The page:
What does the simulation scientist do when he isn’t working on an expert report for a murder trial? He’s working at the Institute for Modeling and Simulation of Biomechanical Systems and in the SimTech Cluster of Excellence at the University of Stuttgart as part of an interdisciplinary team of 20 scientists from the fields of simulation science, physics, mechanical engineering, and medical engineering. The team is concerned with computer-aided biophysics and biorobotics. “We’re trying to understand the movement patterns of humans or animals. Our language is mathematics and we use it to describe the models,” Schmitt explains. The scientists are also working in close cooperation with the Hertie Institute for Clinical Brain Research at the University Hospital Tübingen and with the Spine Center at the Diakonie-Klinikum hospital in Stuttgart. The research findings could be used in future for the development of prostheses or orthoses and for robotics. The simulation scientist is also involved in research on Artificial Intelligence and modern robotics at Cyber Valley.
Many other unfamiliar activities are associated with his role as an expert witness in a murder trial. He was in contact with the Ministry of Justice, especially in connection with the recognition of the simulation method as legal evidence. He also has to face questions from the media.
What does he think about the case? “I separate the emotional side from the professional task. That’s really important to me. Dealing with this case for about five years has advanced our research. We took an even closer look and it was demonstrated that medical examiners and simulation scientists can work well together.” Syn Schmitt would be pleased if the method also found its way into the training of forensic pathologists or into examination laboratories: “It can support traditional forensic medicine, especially in the reconstruction of falls.”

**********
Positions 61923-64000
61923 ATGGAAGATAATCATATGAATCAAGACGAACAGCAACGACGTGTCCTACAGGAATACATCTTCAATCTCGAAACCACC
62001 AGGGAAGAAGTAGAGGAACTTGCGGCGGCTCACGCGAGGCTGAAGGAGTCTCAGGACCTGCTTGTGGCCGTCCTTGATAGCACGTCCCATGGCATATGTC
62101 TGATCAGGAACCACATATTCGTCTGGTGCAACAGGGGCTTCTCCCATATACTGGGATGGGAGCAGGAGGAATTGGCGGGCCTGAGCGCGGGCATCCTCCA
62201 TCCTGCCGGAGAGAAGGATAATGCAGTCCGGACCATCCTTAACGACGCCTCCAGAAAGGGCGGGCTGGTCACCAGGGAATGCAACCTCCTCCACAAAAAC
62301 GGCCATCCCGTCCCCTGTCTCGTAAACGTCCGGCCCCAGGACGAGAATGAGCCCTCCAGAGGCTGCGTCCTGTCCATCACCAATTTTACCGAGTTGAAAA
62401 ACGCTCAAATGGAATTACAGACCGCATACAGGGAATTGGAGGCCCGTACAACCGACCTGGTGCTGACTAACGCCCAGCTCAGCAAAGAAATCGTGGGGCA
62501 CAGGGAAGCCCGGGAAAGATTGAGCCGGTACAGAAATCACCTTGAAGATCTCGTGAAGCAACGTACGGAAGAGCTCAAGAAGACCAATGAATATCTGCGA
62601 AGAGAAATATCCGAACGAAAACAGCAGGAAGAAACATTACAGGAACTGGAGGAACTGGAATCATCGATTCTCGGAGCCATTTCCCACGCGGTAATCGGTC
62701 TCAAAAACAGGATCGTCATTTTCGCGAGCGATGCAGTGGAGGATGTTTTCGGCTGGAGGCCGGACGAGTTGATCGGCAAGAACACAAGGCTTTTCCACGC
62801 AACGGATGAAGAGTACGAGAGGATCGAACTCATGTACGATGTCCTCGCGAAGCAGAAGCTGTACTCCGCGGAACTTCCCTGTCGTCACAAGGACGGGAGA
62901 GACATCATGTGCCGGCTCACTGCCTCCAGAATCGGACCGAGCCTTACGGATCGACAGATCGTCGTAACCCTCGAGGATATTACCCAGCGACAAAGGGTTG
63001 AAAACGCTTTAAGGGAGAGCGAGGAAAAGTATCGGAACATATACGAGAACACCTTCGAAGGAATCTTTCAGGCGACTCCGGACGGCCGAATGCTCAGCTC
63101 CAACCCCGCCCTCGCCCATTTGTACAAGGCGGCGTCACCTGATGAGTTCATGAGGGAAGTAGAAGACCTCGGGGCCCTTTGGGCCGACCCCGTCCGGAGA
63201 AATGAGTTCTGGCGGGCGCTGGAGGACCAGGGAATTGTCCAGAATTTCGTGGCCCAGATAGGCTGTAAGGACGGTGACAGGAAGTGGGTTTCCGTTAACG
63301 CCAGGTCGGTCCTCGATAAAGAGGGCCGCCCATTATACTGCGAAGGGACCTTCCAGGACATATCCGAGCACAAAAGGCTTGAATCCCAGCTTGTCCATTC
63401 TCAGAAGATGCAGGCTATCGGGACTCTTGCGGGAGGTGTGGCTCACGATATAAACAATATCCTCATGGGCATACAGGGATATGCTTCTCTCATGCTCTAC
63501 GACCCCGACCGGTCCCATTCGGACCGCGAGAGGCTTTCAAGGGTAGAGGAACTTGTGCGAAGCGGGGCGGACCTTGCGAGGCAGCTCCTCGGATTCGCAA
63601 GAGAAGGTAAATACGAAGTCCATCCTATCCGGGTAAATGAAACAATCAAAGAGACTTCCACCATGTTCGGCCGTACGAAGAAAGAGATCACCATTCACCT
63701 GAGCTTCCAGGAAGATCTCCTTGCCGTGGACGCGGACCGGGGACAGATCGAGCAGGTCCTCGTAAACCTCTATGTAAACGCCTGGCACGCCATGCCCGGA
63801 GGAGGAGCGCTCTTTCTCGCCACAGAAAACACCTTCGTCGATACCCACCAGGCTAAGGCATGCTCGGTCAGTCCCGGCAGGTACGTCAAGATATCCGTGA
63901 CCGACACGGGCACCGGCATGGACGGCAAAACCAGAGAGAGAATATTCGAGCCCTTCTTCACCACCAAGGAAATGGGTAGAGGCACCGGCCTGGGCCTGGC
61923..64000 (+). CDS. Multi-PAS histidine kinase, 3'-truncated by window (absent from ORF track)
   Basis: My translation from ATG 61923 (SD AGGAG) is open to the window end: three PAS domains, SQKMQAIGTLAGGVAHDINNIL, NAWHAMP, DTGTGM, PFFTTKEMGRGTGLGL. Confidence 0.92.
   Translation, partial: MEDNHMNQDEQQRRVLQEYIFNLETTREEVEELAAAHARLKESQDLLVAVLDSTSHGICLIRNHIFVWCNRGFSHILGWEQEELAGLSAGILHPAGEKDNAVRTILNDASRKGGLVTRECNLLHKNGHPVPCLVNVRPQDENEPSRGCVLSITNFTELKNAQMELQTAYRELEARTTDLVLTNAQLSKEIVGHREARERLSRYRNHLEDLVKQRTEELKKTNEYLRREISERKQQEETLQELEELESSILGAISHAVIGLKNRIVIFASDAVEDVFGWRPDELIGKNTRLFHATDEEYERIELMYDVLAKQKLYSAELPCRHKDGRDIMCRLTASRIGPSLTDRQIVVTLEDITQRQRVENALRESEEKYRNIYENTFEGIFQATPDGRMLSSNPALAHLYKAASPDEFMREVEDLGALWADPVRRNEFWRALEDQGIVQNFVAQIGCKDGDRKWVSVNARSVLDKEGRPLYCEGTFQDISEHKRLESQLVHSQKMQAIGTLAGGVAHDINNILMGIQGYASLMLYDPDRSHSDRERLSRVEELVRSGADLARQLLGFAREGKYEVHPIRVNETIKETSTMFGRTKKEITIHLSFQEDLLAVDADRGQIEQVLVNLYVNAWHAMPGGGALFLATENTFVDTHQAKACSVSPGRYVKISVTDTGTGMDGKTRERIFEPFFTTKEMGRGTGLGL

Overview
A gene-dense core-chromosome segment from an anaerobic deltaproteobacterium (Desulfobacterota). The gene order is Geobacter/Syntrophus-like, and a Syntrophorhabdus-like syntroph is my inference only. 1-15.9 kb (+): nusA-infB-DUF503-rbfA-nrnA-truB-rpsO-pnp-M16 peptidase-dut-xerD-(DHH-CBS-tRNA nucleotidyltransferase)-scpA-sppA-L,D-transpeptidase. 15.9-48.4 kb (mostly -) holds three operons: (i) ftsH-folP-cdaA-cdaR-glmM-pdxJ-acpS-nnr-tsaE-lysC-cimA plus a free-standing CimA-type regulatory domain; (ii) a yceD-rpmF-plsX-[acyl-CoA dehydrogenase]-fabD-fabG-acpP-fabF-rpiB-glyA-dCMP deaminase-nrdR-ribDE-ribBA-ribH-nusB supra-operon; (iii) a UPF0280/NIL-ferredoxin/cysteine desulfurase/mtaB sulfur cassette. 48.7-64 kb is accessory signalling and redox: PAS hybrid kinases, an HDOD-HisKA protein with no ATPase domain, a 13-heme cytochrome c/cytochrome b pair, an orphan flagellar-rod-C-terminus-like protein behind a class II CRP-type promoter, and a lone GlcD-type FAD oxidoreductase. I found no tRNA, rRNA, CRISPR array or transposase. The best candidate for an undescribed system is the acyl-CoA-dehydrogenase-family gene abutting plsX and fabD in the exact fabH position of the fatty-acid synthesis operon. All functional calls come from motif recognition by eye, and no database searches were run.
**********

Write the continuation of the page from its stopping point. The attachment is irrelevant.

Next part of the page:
About Niels Hansen
Prof. Niels Hansen is the Deputy Head of the Institute of Thermodynamics and Thermal Process Engineering (ITT) at the University of Stuttgart. The ITT presents the fields of thermodynamics and thermal process engineering in research and teaching. It is an important link between the engineering sciences and the natural sciences. Thermodynamics is a basic discipline in the natural and engineering sciences. It deals with the various manifestations of energy and their conversion into each other.
Hansen conducts research on molecular models, which he uses to make predictions of macroscopic thermodynamic properties. In addition to quantitative predictions, molecular-simulation methods also allow a molecular interpretation of physical processes that often cannot be made visible by measurements. The ITT is involved in several interdisciplinary research networks, such as the Collaborative Research Centers “Interface-Driven Multi-Field Processes in Porous Media – Flow, Transport and Deformation” and “Molecular Heterogeneous Catalysis in Confined Geometries” as well as the SimTech Cluster of Excellence.